Sunday’s Washington Post Magazine features House Speaker John Boehner on the cover, and next to his face are the words "While the SPEAKER battles against the Democrats, is his BIGGEST THREAT from his own party?" (All the words are capitalized, actually, but "Speaker" and "biggest threat" are much larger.)
Post reporter Michael Leahy spent several pages wondering if the "Young Guns" directly under Boehner will eventually overtake him if he’s not "feverish" enough for the conservative base. It’s accurate, even positive, to cast new House members as "feisty" and "aggressive," but beware those Tea Party hotheads when they’re "feverish" – metaphorically, not medically, of course:
The House has a freshman class of 87 GOP members, whose most impassioned supporters — outspoken conservatives and tea party loyalists who have long voiced suspicions about Boehner’s passion for their causes — are poised to rebel against any deep compromises that Boehner might make on hot-button fiscal issues. The new members know they ignore those feverish supporters at their peril.
Has the Washington Post ever used the words "feverish liberal" in a sentence? Leahy played up how vulnerable Boehner was, which is not exactly how the Post portrayed Nancy Pelosi:
How Boehner navigates these tripwires in the next few months, trying to finesse Democrats and his party’s fervent conservatives, will likely determine the fate of his speakership. Any serious miscalculation might incite a challenge from a key lieutenant or insurgent, a possibility keenly understood by close friends of Boehner’s, who remember his stunning loss of a party leadership position during the ’90s.
Notice how Democrats are merely "Democrats" while conservatives are "fervent"? Boehner had been a top lieutenant to Newt the Conservative Tornado:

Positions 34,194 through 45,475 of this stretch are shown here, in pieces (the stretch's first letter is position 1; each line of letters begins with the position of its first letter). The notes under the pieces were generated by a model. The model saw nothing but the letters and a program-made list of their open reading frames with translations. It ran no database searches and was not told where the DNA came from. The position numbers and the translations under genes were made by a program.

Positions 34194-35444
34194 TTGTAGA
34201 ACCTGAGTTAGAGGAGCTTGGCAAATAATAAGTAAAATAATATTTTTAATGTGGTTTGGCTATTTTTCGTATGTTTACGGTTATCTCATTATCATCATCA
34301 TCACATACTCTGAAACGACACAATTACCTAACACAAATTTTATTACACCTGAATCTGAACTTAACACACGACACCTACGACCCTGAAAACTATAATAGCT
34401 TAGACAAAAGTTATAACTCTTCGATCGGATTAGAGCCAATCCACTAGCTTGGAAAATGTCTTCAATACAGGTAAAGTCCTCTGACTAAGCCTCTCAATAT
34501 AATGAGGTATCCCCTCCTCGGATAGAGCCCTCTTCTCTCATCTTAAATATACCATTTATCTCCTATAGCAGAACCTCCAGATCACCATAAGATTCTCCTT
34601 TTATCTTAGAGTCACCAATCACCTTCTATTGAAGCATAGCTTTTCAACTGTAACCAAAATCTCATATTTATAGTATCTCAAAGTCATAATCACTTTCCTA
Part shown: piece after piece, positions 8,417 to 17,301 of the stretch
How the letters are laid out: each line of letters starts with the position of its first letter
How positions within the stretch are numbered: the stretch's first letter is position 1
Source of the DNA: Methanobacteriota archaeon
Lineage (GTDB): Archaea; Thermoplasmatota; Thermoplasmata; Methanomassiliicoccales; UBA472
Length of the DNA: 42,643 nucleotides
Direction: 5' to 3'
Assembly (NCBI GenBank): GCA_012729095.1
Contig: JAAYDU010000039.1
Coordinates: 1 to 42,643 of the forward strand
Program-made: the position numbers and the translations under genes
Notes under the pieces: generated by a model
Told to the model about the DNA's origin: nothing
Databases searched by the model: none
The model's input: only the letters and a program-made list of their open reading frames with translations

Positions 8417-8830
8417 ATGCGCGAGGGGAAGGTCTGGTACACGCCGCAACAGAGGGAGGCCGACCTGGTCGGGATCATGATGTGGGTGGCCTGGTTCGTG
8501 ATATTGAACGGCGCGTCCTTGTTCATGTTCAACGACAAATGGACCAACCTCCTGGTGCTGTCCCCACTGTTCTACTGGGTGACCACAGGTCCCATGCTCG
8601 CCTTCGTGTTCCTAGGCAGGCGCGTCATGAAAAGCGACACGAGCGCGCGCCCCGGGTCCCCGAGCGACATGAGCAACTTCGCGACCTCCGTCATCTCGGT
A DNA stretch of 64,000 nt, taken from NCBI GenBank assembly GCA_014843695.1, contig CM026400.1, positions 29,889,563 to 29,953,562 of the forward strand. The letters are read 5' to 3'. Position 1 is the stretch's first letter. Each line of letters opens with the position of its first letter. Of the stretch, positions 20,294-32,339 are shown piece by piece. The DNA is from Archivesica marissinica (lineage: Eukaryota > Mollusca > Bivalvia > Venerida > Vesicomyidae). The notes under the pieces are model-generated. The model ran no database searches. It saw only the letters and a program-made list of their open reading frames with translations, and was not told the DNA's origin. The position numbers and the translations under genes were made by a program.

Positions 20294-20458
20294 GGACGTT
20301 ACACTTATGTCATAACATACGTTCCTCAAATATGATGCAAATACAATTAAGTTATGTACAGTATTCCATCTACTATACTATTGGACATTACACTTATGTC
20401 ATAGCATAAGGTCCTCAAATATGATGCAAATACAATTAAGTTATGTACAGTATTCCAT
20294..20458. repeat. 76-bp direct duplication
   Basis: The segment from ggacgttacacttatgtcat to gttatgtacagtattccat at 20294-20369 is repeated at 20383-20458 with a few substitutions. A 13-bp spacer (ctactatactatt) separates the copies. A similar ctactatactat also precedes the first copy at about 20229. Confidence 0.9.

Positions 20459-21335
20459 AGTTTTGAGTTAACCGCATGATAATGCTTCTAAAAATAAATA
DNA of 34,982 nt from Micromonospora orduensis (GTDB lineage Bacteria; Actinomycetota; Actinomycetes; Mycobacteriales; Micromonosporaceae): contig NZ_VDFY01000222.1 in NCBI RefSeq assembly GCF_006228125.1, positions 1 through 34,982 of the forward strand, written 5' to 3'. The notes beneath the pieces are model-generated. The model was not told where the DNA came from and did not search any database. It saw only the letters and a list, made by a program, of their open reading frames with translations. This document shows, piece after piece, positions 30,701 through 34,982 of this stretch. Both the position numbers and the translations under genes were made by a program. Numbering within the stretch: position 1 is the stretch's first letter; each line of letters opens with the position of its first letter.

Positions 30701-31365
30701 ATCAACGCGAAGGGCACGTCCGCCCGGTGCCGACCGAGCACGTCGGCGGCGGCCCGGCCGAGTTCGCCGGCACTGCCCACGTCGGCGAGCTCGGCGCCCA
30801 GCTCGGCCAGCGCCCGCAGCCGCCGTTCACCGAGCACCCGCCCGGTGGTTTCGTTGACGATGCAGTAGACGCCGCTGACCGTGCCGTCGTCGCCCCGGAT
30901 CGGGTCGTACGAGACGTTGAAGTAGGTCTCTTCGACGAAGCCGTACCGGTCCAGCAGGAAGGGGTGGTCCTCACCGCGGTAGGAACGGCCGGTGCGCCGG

In 1994, Georgia Rep. Newt Gingrich, the party’s new ideological whirlwind, asked the young congressman for help drafting a Gingrich-inspired conservative manifesto, the "Contract With America," a platform on which Republicans hoped to seize control of the House.
Boehner might be abandoned before the conservatives commit political hara-kiri:
The ranks of the dissidents have steadily grown. Several freshmen have joined Ohio congressman Jim Jordan and other prominent figures on the Republican Study Committee — a House caucus dedicated to steep cuts — to steadfastly pressure Boehner. Even ordinarily diplomatic Republican members see no upside in pretending they will necessarily follow Boehner’s lead. "Some of us would fight it out rather than accept a deal ..." says Patrick McHenry of North Carolina. "I think that Boehner understands that line between getting a deal and fighting it out. ... We’re not going to walk off the cliff just because the person in front of us is walking off the cliff."
But then, Leahy and many reporters start to sort of like Boehner the more he looks to "feverish" conservatives like Bob Dole:
Boehner sometimes blurs work with play. "John’s just always had this ability to relax and make everything look just so darn easy, even in tough times," Armey says.
[Eric] Cantor typically works 14-to-16-hour days. "If Cantor has a drink with you," one longtime comrade jokes, "he’s probably coming with a printed agenda."
By the very end of the story, a Post Magazine reader might begin to think he’s been duped into this theory that Boehner is incredibly vulnerable to being dumped. Rep. Jason Chaffetz, a second-term representative heavily quoted in the story, concludes "Anybody who’s underestimated him has already paid for it."